Chatter in Hollywood: The friends of Ann Harding fear for her health. She is facing a nervous breakdown and it is taking all of her strength to finish her picture, “Westward Passage,” which she is now making a Radio. She was unable to work on Wednesday, and bad case of laryngitis and nerves kept her at home. Radio is shielding her from all newspaper reporters and from any visitors other than her personal friends. Perhaps some day more will be told about Ann’s courage. Until then her friends are respecting her reticence.

Irene Rich is bringing back her daughter Frances with her to Hollywood to see what she can do in the movies. She is a mighty pretty girl with much of her mother’s charm and since the producers are always on the lookout for new faces and talent, perhaps she will get her chance.


The Hollywood-Empire Theater popularity contest will swing into action Monday with the assembling of the entrants at the theater. That this contest is attracting the attention of the actors in Hollywood is evidenced by the receipt of a letter from Miss Joan Blondell, who is at work on a new picture titled “Miss Pinkerton,” This is a new mystery novel by Mary Roberts Rinehart in which Miss Blondell achieves stardom. It is hoped this picture will be finished to be shown here during the time of the contest; if this is not possible the winning popularity girl will see it in the studio screening room in California. The rise of this young actress to stardom is nothing short of miraculous. She is much interested in young girls and particularly so in the contest winner.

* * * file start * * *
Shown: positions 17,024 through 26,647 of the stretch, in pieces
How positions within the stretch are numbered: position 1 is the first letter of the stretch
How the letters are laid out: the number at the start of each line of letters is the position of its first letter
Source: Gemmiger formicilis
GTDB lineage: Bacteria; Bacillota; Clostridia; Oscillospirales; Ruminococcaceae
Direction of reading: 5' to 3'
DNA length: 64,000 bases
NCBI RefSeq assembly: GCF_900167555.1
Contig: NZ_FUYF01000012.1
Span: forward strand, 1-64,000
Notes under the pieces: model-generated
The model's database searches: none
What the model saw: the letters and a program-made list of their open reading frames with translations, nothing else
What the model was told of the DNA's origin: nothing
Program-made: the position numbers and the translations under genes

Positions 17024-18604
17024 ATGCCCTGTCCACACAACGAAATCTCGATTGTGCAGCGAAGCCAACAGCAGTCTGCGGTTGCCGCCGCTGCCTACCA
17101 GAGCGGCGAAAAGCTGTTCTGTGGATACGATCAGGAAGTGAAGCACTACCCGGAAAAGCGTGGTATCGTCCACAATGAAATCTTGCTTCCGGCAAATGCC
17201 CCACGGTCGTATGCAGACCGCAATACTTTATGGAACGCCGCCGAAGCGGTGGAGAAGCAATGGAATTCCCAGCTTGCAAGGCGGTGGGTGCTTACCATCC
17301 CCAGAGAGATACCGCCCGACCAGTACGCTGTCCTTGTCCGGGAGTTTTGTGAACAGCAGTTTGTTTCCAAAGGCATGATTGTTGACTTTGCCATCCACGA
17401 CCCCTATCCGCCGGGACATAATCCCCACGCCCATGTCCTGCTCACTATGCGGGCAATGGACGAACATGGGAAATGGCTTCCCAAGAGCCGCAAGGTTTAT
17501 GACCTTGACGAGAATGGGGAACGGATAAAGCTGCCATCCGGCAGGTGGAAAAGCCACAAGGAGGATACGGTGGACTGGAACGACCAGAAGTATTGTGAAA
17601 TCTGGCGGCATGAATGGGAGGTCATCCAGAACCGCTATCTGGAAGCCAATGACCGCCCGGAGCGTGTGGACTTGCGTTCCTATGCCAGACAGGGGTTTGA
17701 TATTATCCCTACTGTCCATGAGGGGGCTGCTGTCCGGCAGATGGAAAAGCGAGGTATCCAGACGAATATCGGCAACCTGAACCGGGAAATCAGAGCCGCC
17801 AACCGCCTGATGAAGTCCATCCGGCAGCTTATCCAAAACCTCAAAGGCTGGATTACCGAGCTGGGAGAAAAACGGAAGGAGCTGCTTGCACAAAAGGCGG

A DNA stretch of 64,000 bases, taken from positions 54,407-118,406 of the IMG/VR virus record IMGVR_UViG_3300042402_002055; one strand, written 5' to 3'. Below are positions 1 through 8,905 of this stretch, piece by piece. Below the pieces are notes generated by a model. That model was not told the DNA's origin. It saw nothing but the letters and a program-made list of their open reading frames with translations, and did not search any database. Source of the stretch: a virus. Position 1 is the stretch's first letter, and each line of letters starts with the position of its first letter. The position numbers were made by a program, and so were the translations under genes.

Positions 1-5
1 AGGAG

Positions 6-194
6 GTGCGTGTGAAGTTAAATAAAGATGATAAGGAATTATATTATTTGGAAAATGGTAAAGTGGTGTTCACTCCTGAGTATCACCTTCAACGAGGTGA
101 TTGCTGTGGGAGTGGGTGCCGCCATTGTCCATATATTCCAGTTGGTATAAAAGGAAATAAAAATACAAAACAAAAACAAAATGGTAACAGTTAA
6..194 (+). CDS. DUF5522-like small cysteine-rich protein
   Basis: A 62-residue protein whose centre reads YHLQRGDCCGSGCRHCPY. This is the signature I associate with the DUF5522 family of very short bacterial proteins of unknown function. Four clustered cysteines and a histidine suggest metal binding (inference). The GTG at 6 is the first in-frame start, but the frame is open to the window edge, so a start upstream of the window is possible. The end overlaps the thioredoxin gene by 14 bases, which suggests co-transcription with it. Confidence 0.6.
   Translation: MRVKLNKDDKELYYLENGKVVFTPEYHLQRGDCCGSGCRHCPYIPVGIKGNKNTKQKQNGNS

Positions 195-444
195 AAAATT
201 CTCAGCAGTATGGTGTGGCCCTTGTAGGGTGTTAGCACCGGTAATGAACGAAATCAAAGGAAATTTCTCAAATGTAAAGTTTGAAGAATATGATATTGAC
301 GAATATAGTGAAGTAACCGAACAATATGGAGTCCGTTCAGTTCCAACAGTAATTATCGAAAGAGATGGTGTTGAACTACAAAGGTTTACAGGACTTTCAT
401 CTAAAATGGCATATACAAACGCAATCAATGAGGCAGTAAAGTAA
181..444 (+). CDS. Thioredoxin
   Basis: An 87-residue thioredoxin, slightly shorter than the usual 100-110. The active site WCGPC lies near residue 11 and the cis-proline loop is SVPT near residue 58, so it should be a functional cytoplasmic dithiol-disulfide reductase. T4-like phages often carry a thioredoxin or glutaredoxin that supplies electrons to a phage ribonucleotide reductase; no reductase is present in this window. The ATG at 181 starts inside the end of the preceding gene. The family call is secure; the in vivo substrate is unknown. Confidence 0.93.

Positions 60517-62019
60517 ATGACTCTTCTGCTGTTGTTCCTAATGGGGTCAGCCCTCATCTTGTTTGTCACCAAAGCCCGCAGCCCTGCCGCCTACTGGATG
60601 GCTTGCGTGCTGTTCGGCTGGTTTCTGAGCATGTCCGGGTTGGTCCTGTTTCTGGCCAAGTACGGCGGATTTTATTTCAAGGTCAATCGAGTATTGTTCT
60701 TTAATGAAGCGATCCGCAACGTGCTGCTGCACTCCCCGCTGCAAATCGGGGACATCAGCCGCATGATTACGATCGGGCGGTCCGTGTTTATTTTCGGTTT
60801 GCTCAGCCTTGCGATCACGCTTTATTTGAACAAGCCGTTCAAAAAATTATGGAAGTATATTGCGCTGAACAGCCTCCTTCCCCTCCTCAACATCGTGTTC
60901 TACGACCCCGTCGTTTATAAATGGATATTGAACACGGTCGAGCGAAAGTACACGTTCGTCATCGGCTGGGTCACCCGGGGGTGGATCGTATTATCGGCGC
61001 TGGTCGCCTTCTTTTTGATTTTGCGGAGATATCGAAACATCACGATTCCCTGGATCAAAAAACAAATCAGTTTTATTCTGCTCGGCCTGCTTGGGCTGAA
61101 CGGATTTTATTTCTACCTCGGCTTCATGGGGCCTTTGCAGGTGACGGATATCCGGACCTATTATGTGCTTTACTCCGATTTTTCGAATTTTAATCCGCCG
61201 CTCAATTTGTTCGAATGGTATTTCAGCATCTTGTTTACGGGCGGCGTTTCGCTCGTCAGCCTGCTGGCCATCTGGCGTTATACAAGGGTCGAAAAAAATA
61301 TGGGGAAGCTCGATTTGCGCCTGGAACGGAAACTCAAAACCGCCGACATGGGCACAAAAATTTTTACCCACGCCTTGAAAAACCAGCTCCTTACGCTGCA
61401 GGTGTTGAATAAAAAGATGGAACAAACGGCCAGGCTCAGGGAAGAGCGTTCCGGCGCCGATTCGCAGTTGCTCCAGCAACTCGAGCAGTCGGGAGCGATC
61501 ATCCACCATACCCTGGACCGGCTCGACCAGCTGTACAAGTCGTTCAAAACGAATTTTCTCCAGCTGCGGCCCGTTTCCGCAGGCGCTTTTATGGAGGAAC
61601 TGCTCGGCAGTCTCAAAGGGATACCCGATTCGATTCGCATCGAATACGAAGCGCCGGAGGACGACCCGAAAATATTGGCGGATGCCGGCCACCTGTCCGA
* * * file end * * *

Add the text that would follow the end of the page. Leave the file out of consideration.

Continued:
Fifteen hundred members of the Oakland junior traffic reserves anxiously are awaiting for Saturday morning, when they will be guests of The Tribune, the Eastbay safety council, the Oakland police department and the Fox-Oakland theater at a stage and screen show at the theater.

The picture, “Tarzan, the Ape Man,” chosen as of special appeal to members of the traffic reserve group, will be the main feature of the morning program which begins exactly at 9:15. An idea of the type of picture is given in the recent Sunday comics of The Tribune in the new Tarzan feature by Rice Burroughs.

After a short talkie picture, opening the program, Arthur W. Moore, president of the Oakland traffic reserve, will speak. He will also act as master of ceremonies and will introduce other speakers.

A half hour song and dance revue will be given by The Tribune juveniles under the direction of Beverly Swabey and coached by Miss Ivy Ford. A special orchestra will play for them.

“Tarzan, the Ape Man,” feature picture at the Fox-Oakland, will be presented through the courtesy of Phil Phillips, manager of the theater.


Probably one of the biggest arrays of “name” players gathered in one picture since “The Ten Commandments” will appear in the new Paramount production, “The Miracle Man,” which will have an early engagement at the State theater, as soon as the West Coast studio is finished with the editing of the picture.

Sylvia Sidney, Chester Morris, Irving Pichel, Bobby Coogan, Hobart Bosworth, Boris Karloff, Lloyd Hughes and Ned Sparks all have important parts in the new story, which is based on the regeneration of a band of crooks through the intervention of an old faith healer, who works “miracles” for his poor followers. Norman McLeod, one of Paramount’s ace microphone handlers, is in charge of the production, which, when it was made some 10 years ago, brought to immediate stardom Lon Chaney, Betty Compson and Thomas Meighan.